What Is Judicial Rhetoric?
Judicial Rhetoric (also known as Judicial Oratory and sometimes called Forensic Rhetoric) is one of three genres of rhetoricOpens in new window (along with deliberativeOpens in new window and epideicticOpens in new window rhetoric) exclusively concerned with speeches of prosecution and defence in cases being heard in the law-courts (even if it can be applied in other settings).
This sort of speech essentially consists in someone formally accusing a person or the state with a wrongdoing, which could range from homicide and treason to failure to repay a personal debt. The speeches given were either in support of such an accusation (known as categoriaOpens in new window) or as a defence (called apologiaOpens in new window).
In judicial affairs, the judicial orator stands before judges or juries (who have power to absolve or condemn) to pronounce controversies concerning question of past facts, and does so with respect to the two special topics of invention described by AristotleOpens in new window as appropriate for this branch of oratory, the innocence and the guilt (or the just and the unjust).
Although QuintilianOpens in new window admits that there is a great variety in judicial oratory, its “duties are no more than two, the bringing and rebutting of charges.” Thus, there are two parties to judicial controversies, the plaintiffOpens in new window or prosecutorOpens in new window, and the defendantOpens in new window or person charged. The subjectOpens in new window is something past, a past event or fact; and the end proposed by them CiceroOpens in new window calls equity, or right and equity; the former of which arises from the laws of the country, and the latter from reason and the nature of things.
All judicial causes are either private or public; that is, they relate to the right of particular persons, and these are sometimes called civil causes, as they are conversant about matters of property; or they are those which relate to public justice and the government of the state; and these are also called criminal, because by them crimes are prosecuted, whether they be capital or of a less heinous nature.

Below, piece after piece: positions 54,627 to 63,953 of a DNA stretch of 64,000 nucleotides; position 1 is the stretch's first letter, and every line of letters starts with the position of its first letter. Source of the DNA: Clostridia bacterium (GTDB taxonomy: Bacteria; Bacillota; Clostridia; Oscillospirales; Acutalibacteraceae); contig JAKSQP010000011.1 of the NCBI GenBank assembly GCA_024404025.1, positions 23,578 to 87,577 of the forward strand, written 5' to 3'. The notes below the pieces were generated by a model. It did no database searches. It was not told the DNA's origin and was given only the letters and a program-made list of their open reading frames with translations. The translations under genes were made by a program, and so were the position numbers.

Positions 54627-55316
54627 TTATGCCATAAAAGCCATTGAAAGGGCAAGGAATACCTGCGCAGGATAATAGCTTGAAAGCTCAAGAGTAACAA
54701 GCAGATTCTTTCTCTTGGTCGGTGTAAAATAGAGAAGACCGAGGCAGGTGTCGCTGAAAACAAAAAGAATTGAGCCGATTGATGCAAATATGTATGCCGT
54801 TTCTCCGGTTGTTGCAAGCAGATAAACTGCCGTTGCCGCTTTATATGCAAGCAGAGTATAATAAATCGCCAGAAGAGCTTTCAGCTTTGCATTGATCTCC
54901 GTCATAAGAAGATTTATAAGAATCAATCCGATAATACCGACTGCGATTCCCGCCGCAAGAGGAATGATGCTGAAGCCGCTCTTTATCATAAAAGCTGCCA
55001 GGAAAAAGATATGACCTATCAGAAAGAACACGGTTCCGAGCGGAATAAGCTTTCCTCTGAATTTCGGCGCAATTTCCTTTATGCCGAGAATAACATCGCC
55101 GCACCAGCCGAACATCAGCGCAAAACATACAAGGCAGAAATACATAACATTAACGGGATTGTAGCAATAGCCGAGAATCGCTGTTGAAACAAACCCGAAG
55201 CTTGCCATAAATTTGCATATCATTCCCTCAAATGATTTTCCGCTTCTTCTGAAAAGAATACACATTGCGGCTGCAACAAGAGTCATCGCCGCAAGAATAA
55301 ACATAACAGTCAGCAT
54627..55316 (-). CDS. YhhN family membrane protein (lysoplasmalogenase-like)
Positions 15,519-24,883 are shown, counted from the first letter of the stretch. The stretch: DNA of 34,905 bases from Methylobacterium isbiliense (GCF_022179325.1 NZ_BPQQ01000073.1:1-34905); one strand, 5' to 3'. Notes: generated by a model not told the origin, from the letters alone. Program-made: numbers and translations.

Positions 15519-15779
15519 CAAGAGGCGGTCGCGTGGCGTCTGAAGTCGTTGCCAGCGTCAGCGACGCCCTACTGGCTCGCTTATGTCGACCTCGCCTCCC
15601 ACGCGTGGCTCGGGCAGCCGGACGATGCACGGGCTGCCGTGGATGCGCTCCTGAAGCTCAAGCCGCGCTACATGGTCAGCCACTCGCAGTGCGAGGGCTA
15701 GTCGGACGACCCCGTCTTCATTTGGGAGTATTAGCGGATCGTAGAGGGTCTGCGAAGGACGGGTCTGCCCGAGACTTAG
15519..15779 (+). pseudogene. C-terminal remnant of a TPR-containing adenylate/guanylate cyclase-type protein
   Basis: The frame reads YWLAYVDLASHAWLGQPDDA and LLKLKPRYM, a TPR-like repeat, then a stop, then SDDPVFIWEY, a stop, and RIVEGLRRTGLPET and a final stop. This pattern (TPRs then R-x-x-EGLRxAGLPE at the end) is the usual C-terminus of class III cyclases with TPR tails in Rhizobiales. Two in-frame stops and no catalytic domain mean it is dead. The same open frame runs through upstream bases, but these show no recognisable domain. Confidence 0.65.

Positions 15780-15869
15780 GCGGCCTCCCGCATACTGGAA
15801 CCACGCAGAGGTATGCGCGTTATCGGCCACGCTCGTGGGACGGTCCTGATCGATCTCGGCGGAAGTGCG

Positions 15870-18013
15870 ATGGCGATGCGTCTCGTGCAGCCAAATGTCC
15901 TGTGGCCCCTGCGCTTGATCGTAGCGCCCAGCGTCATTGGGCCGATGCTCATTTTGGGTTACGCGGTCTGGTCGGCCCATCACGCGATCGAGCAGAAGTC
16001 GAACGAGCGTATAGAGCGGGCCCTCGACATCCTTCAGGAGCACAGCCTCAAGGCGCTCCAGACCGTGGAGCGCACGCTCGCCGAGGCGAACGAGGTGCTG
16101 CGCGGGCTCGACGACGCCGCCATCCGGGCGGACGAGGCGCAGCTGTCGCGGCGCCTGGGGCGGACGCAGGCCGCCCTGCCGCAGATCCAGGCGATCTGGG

Note also that in the eloquence of the law-courts, the great object is conviction. Here it is not the speaker’s business to persuade the judges to what is good or useful, but to show them what is just and true; and, of course, it is chiefly, or solely, to the understanding that his eloquence is addressed. Besides, speakers at the law-court address themselves to one, or to a few judges, who are persons generally of age, gravity, and authority of character.
Functional in Other Settings Besides the Courtroom
Despite the most common setting being the courtroom, the techniques of judicial rhetoric could be used outside the courtroom in order to accuse someone or defend against an accusation. In this there are a variety of examples of charges brought for political motives, rather than purely legal reasons.
A person might bring an accusation as part of a wider strategy to discredit their opponent, relating to another legal case, or to a political contest being fought. In this, Long sums up the situation by cautioning that “whenever there is a claim to wrongdoing, the actual cause of the allegations may in fact lie outside the particular charge at hand.”
It is therefore not surprising to find sections of deliberativeOpens in new window and epideicticOpens in new window speeches which employ forensic techniques, bringing or rebutting a charge as part of a broader strategy, as the scholar, Long, concludes that “forensic rhetoric was flexible enough to merge with rhetorical subgenres (deliberative and epideictic).” Two examples are Gorgias’s Encomium of HelenOpens in new window, which spends much time defending Helen’s actions within the broader genre of encomium; and Andocides’sOpens in new window On his returnOpens in new window, which is a deliberative speech to the assembly attempting to persuade the council to allow him to return from exile, and thus includes much forensic material defending his past actions. In general, the “topoi associated with one comprehensive rhetorical genre could readily be subsumed as a smaller strategy within another.”
In sum, judicial oratory or forensic rhetoric is not merely confined to the courtroom (although that is where we find the majority of theoretical treatment and examples) but could be employed in written form and sent as an epistle. Moreover, the bringing or refuting of a charge could contribute to a broader aim, either as one part of a deliberative or epideictic speech, or as part of a larger political strategy.